Emory: Daddy, we’re going to see PawPaw tonight!
Me: No, Emory, we’re going to call PawPaw tonight.
Emory: Nuh, uh … we’ll see him on Facetime.
And, Facetime PawPaw is what we did.
It isn’t the first time that my kids have amazed me on the technology front.
Josh’s 88-year-old grandmother has an iPad. She lives with Josh’s parents, so we get to see her on a regular basis. The kids love to “play iPad” with Nana. Frankly, I’m not sure who’s teaching whom? Emory climbs into Nana’s lap, touches “Photos” and scrolls until she finds the exact photo that she wants to look at. She and Nana discuss that same picture every time they are together. Preston helps Nana discover new apps and shows her how to play them.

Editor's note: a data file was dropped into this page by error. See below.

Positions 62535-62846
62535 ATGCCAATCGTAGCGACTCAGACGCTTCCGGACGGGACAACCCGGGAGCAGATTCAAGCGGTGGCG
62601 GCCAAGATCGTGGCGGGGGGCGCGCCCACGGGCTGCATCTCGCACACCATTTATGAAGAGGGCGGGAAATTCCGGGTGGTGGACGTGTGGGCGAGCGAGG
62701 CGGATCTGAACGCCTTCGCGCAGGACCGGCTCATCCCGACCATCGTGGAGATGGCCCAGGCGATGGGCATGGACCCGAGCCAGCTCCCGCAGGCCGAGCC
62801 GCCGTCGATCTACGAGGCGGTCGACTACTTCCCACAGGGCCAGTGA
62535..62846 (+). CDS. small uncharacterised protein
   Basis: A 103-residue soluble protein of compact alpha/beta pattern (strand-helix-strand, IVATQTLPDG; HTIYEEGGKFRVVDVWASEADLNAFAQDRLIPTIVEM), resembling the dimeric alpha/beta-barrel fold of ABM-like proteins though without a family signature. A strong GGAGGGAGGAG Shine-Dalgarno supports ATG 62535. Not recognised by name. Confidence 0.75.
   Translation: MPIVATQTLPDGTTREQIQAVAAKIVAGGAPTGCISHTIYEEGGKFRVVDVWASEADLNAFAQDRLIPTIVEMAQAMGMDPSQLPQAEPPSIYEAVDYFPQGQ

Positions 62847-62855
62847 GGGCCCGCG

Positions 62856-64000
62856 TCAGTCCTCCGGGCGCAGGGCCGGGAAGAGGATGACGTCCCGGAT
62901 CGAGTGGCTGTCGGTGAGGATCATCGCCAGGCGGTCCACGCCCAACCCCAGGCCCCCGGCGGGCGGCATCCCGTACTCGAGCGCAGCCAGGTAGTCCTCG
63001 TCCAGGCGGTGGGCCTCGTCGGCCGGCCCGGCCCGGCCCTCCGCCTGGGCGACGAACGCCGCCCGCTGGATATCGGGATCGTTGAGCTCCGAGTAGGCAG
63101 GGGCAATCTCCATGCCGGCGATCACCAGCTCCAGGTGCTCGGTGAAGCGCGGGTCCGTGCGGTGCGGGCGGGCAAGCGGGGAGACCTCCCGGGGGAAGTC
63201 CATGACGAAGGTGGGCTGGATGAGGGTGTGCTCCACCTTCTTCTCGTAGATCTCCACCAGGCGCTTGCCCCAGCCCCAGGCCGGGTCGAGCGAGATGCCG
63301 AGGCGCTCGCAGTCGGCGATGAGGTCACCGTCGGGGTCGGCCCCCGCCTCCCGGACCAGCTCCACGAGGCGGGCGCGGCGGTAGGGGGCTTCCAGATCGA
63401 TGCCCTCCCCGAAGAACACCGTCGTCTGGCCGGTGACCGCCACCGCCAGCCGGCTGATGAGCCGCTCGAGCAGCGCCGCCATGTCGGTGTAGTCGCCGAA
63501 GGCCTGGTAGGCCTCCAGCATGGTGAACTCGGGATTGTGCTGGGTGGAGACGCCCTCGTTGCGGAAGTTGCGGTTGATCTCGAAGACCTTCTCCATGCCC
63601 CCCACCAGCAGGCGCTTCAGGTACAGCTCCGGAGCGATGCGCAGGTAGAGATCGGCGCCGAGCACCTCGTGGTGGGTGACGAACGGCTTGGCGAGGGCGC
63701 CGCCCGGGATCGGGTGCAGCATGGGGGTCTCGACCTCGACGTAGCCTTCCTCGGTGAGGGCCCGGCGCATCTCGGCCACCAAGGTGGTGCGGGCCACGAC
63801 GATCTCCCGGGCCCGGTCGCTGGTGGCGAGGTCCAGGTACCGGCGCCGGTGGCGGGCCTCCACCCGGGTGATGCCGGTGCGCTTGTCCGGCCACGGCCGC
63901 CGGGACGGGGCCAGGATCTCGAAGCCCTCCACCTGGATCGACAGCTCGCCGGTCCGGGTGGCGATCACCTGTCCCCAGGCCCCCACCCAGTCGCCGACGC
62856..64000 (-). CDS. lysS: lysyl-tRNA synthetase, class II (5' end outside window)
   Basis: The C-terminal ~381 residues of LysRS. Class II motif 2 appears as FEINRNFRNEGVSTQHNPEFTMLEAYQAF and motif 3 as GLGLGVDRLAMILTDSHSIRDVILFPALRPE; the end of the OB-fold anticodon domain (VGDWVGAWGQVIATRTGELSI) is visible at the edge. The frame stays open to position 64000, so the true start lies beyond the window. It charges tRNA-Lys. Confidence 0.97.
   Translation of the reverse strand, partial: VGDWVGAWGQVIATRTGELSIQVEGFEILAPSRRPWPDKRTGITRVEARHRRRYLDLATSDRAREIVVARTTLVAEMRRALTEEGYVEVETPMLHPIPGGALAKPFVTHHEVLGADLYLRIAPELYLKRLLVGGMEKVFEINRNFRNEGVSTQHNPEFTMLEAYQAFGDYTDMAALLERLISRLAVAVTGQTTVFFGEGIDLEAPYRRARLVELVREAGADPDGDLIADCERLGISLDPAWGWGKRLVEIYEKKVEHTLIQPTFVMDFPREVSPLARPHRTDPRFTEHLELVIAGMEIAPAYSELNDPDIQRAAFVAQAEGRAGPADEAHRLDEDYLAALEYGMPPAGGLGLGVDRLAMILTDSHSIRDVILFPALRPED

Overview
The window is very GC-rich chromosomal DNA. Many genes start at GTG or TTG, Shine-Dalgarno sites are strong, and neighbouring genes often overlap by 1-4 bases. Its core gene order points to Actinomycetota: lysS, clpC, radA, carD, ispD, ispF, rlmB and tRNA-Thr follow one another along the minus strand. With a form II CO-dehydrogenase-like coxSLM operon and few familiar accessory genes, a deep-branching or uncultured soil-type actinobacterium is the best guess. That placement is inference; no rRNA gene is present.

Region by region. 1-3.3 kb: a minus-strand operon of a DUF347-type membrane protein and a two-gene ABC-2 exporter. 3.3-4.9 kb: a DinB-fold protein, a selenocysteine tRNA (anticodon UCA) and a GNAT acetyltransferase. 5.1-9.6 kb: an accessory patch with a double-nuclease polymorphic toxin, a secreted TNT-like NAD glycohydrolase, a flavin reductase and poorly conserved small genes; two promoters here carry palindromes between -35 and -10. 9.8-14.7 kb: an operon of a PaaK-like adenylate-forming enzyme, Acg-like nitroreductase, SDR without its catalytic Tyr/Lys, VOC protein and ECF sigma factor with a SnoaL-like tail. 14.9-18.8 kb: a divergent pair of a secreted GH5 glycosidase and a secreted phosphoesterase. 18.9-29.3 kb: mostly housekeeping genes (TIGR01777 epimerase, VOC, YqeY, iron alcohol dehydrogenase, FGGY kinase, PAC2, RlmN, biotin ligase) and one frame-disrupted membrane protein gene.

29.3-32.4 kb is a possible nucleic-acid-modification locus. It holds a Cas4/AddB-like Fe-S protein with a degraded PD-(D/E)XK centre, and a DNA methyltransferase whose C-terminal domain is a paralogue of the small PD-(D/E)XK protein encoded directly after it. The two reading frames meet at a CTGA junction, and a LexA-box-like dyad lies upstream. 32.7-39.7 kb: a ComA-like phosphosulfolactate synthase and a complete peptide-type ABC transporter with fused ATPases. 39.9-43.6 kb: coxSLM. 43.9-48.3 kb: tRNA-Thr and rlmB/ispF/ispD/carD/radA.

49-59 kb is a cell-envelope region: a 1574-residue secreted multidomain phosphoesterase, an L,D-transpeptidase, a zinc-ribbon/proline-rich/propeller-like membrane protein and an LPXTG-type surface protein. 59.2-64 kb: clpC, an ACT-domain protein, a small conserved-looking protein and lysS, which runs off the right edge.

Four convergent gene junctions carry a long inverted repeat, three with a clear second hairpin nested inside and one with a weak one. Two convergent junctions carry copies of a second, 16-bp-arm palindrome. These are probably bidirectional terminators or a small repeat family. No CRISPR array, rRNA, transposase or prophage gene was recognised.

Their gadget know how is apparent when it’s just the four of us at home too.
Preston knows that on Sunday afternoons he gets to download (often referred to in our house as “load-down”) a new app. He carefully chooses which game he wants to play for the upcoming week. It amazes me that he can figure out how to play the game before I can turn around twice.
I’m proud that my children are very tech savvy. In this technically advanced world, it will prove to be a major benefit to them. But, at the end of the day, the truth comes out: we play with our gadgets way too much. Our children need focused attention that has nothing to do with phones, iPads, Facebook, Twitter, etc.
And of course my daughter was the one to drive that point home to me.
Recently, Emory sweetly said to me, “Mommy, put your phone down and look at my face. Look in my eyes, Mommy.”
Point taken, sweetheart. Let’s go play together.
Julie Swink is a Sr. Marketing Specialist for Texas Health Resources and Mom of two.